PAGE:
For most gardens, there’s still no substitute for real grass. However, for small gardens or small lawns used by children or dogs, fake grass is a viable alternative.
Artificial grass is pricey to install, but remains green whatever the weather throws at it, takes heavy wear and requires little maintenance once it’s set up. If you don’t want to pour water over your lawn to keep it green, artificial grass could be the way to go.
Our expert artificial grass tests have uncovered some of the toughest turf around. The best fake grasses are hard to tell from real grass from a distance.
One of our Best Buy artificial grasses has strands of brown among the green to make it look more natural – after all, not every blade of grass in even very well-tended lawns is pure green. However this one is the most expensive artificial grasses we tested.
Types of artificial grass
Nylon artificial grass
Artificial grass made with nylon is better-protected against the elements compared to polypropylene grass. It’s a particularly strong type of plastic fibre, so if you’re looking for an artificial lawn that can withstand children and pets, consider nylon grass.
Polyethylene artificial grass
A good option if you don’t want to spend big. Polyethylene artificial turf has a natural look and a texture that’s soft to the touch like real grass. You obviously won’t be running a lawn mower over it, but remember to brush or rake it occasionally.
Polypropylene artificial grass
Although polypropylene grass will usually be your cheapest option, it’s also the least durable type of artificial grass. As a result, it’s best to use this grass in small spots rather than large lawns.
How much do I need to pay for good artificial grass?
Most artificial grasses come in rolls that are two or four metres wide. Cost-wise, they work out at anything from £10 to £30 per sq m (on a par with carpet). Compared with real turf (which costs up to £6 per sq m), fake turf is expensive, but you could still make long-term savings. After all, you won’t have to buy and maintain a mower, or buy any lawn feed.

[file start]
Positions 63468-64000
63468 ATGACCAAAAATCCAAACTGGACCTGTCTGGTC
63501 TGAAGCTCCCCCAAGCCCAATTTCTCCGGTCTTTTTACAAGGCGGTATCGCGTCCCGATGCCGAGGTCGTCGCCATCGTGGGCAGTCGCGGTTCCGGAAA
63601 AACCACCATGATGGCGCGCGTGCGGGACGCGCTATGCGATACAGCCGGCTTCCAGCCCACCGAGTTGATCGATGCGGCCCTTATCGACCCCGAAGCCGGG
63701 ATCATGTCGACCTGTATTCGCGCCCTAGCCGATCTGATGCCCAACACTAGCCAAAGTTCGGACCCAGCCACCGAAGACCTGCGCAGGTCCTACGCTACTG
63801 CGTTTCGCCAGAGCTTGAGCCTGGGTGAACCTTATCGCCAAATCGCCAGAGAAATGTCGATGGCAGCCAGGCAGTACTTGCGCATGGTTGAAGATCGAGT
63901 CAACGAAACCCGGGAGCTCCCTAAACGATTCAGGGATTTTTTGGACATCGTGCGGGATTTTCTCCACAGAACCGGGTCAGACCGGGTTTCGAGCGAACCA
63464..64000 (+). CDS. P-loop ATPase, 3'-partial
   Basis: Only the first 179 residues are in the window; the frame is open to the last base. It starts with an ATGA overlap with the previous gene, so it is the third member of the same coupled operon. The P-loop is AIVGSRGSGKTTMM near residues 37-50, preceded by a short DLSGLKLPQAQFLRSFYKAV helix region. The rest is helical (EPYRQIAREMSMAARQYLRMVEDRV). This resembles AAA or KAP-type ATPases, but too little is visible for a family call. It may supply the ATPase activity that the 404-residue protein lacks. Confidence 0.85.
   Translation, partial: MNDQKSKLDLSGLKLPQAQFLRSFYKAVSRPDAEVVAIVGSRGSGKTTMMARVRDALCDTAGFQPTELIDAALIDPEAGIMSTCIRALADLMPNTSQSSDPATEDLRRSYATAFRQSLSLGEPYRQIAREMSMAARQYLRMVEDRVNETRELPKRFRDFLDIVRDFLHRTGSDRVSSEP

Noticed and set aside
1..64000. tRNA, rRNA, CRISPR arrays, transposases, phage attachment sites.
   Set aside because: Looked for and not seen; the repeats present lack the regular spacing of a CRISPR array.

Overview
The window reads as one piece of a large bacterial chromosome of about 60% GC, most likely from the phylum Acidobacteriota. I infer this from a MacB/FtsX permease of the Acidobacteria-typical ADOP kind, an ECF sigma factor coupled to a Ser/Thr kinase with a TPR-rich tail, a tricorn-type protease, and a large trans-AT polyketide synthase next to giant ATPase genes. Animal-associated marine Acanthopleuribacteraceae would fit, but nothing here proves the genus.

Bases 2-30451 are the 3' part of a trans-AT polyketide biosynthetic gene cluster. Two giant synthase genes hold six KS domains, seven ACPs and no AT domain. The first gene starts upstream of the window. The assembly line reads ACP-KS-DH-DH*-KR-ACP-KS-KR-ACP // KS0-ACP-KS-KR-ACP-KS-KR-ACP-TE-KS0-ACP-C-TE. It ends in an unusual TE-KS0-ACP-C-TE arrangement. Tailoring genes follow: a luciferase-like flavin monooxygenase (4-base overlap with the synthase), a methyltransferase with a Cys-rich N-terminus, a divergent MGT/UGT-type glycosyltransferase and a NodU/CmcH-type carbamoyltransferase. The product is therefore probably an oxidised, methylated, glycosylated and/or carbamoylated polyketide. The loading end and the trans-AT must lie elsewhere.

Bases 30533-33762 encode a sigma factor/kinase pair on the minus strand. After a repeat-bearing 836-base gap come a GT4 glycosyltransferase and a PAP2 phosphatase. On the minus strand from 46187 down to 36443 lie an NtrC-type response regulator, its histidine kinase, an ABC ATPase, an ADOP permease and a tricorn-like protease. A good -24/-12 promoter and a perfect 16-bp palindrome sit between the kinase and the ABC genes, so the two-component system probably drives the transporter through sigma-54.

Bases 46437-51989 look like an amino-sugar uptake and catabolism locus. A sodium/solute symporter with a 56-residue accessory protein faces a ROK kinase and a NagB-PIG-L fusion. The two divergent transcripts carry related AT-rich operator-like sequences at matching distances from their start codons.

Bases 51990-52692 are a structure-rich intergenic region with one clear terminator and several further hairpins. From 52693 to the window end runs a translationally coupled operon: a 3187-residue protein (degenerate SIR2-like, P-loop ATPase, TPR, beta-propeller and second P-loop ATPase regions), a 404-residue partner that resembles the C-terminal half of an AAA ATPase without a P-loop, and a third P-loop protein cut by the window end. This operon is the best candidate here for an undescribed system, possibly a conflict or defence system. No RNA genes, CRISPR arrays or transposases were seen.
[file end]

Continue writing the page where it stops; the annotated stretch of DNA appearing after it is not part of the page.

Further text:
You’ll also save time, as there will be no more mowing, raking or re-sowing. You could try laying it yourself, but if you want a perfectly level lawn and a good-quality finish, it’s probably best to employ a local landscaper or an artificial lawn specialist to fit it for you.
Many manufacturers will offer to fit the grass for you, and prices vary depending on the complexity of your garden. The prices quoted for fitting a 50sq m area ranged from £1,000 to £2,700 – double the price of the artificial grass alone. Gardening tool reviews – discover all the garden products we test.
What are the environmental implications of artificial grass?
Most of the worms and soil insects that thrive under a real lawn won’t survive under artificial grass. This means that fake grass won’t be attractive to blackbirds and other birds, nor does it absorb carbon dioxide or have a cooling effect in summer.
In some cases, if the weather gets extremely warm, an artificial lawn could become so hot it’s uncomfortable to walk on As it’s mostly made of plastic, it can be quite tricky to recycle too.
There are some places that will accept it, but they aren’t always very well-publicised, and more often than not old artificial lawns end up in landfill.
Artificial grass won’t last as long as a real lawn either, despite some manufacturers claiming their products last for 10-20 years. If you have an artificial lawn and are looking to get rid of it, your first port of call should be to contact the manufacturer.
Many of them run schemes where they will come and collect your old lawn for free and dispose of it safely. Do not dump it straight in the bin or take it to the tip as it will take decades to break down.
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Best artificial grass: features to look out for
Artificial grass colour
Most of us think of artificial grass as being a fake-looking dark green. But a range of tones are available, and many include strands of brown fibre and ‘grass blades’ of varying heights to simulate a normal lawn.
It’s well worth researching the colours and finishes thoroughly and requesting samples of the different materials to make sure they fulfil your requirements.
With artificial grass, you generally get what you pay for. The cheapest products look like the sort of bright green baize used by greengrocers, which is OK on a pitch-and-putt golf course but not what you want in a garden.
Artificial grass finish
Some of the the mid-priced grasses have individual strands of plastic that are remarkably similar to real grass. The strands are held upright by brushing a layer of fine sand into the pile.
The sand will have to be renewed every year and may need to be brushed occasionally to keep the strands upright.
Our highest-scoring Best Buy artificial grass was not the most expensive but could easily be mistaken for real grass.